Higher social determinants of health burden linked to increase in obesity

Cumulative social disadvantage, as denoted by higher social determinants of health (SDOH) burden, is associated with a higher likelihood of obesity independent of clinical and demographic factors, according to a new study in Obesity, The Obesity Society's (TOS) flagship journal. The population-based study is the first to examine this hypothesized association in a nationally representative sample of adults in the United States.

In general, contemporary care models for cardiovascular disease do not provide opportunities to holistically assess patients' social burden. In turn, this compromises quality of care and worsens health inequities."

Khurram Nasir, MD, MPH, MSc, Division of Cardiovascular Prevention and Wellness, Houston Methodist DeBakey Heart and Vascular Center, Texas

Nasir is the corresponding author of the study.

Nasir added "our findings call on healthcare providers and policymakers to develop novel care delivery models that allow for greater assessment of SDOH to inform patient care, and prioritize socially vulnerable populations in cardiovascular prevention programs for greatest population health benefits. Strong political will and partnerships between health systems and community stakeholders are needed to identify and address unfavorable SDOH, and alleviate the burden of obesity in underserved communities."

Researchers explain that limited empirical data have suggested correlations between individual SDOH such as education, income, neighborhood and food environment, and obesity. However, the SDOH-obesity link has not been examined from an upstream, cumulative social disadvantage standpoint.

Data from nearly 165,000 adults aged 18 or older were used from the 2013–2017 National Health Interview Survey, a cross-sectional household interview questionnaire conducted annually by the National Center for Health Statistics under the auspices of the Centers for Disease Control and Prevention. Overweight was defined as 25 with less than a body mass index (BMI) of 30 while obesity was defined as a BMI of greater than or equal to 30. Obesity was further categorized into three classes (obesity class 1 and 2, 30 kg/m2 BMI greater than 40) and obesity class 3 (BMI equal to or a greater than 40) to further examine the association of SDOH and different levels of obesity.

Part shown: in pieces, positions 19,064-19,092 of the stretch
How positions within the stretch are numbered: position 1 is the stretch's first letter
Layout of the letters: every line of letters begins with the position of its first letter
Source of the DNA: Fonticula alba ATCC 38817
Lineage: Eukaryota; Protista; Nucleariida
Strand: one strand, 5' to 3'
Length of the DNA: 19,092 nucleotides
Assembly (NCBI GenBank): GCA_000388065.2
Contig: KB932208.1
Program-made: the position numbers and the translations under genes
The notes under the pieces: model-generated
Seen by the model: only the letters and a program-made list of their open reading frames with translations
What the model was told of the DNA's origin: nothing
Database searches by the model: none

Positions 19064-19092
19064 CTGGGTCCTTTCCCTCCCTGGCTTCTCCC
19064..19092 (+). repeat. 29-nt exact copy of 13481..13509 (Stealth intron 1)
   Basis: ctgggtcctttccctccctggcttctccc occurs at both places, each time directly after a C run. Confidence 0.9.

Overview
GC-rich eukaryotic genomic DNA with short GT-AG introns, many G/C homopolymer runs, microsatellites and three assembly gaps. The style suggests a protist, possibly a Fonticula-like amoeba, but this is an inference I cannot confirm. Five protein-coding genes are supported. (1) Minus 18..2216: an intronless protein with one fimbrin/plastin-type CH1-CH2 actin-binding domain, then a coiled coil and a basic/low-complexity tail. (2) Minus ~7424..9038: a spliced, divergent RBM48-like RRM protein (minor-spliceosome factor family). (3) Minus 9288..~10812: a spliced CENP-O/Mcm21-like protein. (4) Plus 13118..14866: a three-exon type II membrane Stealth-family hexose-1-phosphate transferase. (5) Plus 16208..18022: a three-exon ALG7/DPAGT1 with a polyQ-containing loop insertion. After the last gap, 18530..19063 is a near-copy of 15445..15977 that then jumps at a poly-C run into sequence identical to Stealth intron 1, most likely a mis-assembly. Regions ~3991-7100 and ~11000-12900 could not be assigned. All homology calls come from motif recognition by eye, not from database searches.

To operationalize the SDOH framework, researchers adapted a model by the Kaiser Family Foundation. Individual SDOH were grouped into six domains, including economic stability; neighborhood, physical environment and social cohesion; community and social context; food; education and health care system. A total of 38 SDOH were aggregated to create a cumulative SDOH score, which was divided into four quartiles to denote levels of SDOH burden. Prevalence of overweight and obesity were studied across SDOH quartiles in the total population and by age, sex and race/ethnicity. Multinomial logistic regression models were used to analyze the association between SDOH quartiles and overweight/obesity, adjusting for relevant covariates.

Results showed that there was a graded increase in obesity prevalence with increasing SDOH burden. At nearly each quartile, overweight and obesity rates were higher for middle aged and non-Hispanic Black adults compared to their White counterparts, additional differences were observed by sex. In fully adjusted models, quartile four of SDOH was associated with 15%, 50% and 70% higher relative prevalence of overweight, obesity class 1 and 2, and obesity class 3, respectively, relative to quartile 1 of SDOH.

The study's authors note that future studies need to assess the SDOH-obesity link with longitudinal study designs. New research also needs to build platforms for data crosstalk to enable cross-referencing self-reported and medically-ascertained data. Future study should also include modeling cumulative impact of multiple SDOH considering additional methodological approaches such as machine-learning algorithms.

"It is crucial for us to address the social determinants of health if we want to begin to address the complex multi-factorial disease that is obesity. With poor SDOH, we see a greater risk for overweight and obesity. Therefore, this study supports our need to address equity and access to SDOH to improve overweight and obesity in the United States and around the world," said Fatima Cody Stanford, MD, MPH, MPA, MBA, FTOS, an obesity medicine physician scientist at Massachusetts General Hospital and Harvard Medical School in Boston, Mass. She is the TOS councilor for advocacy, public affairs and regulatory. Stanford was not associated with the research.

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